question regarding execl() in a C program (relates to buffer overflows)

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  1. #1
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    question regarding execl() in a C program (relates to buffer overflows)

    Hi. New here. I read the rules. I have a question regarding something involving something for a lab assignment in my computer security(hacking) class... don't worry, I'm not asking for solutions -- just help with a small portion of something... I wanted to clarify that first.

    I have a program in C (I am still learning the C language btw) and I don't fully understand what is going on with the execl() function. Yes, I read the man page, web pages and also a post on this forum and understand that execl is part of the family of functions that can be used in place of the system() command and replaces the current process image, etc.... but something is still not clear to me, as I will ask about further down this post.

    So this is just a simplistic fakey program meant for us to learn how buffer overflows work, and we are supposed to basically run a command called 'chkscore' (owned by games group) (which asks for a name) to get it to overflow the str variable and overwrite other variables to make the program cat the /etc/games.passwd file instead of the /etc/games.highscore file.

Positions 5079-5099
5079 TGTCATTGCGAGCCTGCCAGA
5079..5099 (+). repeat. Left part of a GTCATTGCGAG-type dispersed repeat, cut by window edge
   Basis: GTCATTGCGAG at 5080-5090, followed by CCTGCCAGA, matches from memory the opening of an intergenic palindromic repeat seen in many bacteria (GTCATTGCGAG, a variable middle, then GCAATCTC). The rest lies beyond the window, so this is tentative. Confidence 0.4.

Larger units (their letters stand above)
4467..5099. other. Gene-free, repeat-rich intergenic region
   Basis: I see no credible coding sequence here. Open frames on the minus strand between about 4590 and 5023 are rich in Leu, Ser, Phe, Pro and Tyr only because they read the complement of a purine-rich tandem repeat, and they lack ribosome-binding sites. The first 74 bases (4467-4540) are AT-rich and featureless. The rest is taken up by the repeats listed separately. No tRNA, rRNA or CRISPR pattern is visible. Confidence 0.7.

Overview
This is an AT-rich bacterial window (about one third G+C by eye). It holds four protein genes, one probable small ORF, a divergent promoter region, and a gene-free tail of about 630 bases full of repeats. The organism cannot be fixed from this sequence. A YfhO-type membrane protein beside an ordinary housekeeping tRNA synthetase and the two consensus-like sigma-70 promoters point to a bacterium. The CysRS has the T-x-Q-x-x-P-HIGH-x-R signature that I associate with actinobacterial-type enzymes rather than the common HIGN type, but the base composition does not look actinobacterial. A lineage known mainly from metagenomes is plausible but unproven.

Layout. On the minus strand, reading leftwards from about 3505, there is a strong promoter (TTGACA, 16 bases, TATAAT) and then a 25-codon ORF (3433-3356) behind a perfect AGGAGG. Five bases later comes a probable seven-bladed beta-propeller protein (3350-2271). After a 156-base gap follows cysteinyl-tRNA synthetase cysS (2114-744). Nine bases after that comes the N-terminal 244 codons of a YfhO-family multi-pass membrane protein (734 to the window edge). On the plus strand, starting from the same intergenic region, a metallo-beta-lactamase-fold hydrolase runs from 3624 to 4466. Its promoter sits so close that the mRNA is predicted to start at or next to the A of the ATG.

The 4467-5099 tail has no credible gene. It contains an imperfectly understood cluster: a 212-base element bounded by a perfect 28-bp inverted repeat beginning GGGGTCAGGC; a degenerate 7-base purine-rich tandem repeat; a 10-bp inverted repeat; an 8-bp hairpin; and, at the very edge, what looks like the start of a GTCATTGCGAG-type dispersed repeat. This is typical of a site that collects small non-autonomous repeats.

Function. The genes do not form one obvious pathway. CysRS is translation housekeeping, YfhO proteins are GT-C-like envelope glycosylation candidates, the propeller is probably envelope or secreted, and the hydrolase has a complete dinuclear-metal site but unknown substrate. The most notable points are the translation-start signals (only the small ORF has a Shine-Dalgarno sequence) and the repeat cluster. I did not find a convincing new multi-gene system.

(This program works properly as is)
    My code:
    Code:
    #include <stdio.h>
    #include <strings.h>
    #include <stdlib.h>
    
    int main (int argc, char* argv[])
            {
            char cmd[1000];
            int loop;
            char str[10];
            char fixer[100];
    
            strcpy(cmd, "/bin/cat");
            strcpy(fixer, "/etc/games.hiscore");
    
            printf("This is the High Score Checker for some game\n");
            printf("Please enter your name\n");
    
            fgets(str, 1014, stdin);
    
            printf("About to execute >%s<\n", cmd);
    
            execl(cmd, cmd, fixer, NULL);
    
            perror("Exec");
            printf("Abnormal Error.  Exiting High Score Checker\n");
            }
    Now I am trying to look at the code (have been for 2 days now) and fully understand what is going on in the program as well as in memory.

    My MAIN question for this post is that I dont understand what this command is doing:
    Code:
    execl(cmd, cmd, fixer, NULL);
    I get that the program is using the execl() function and its executing those variables...i think... It looks like its calling cmd which will execute '/bin/cat, but why is cmd in there twice? Then is specifying fixer which holds the /etc/games.highscore path, then the whole command is terminated with NULL.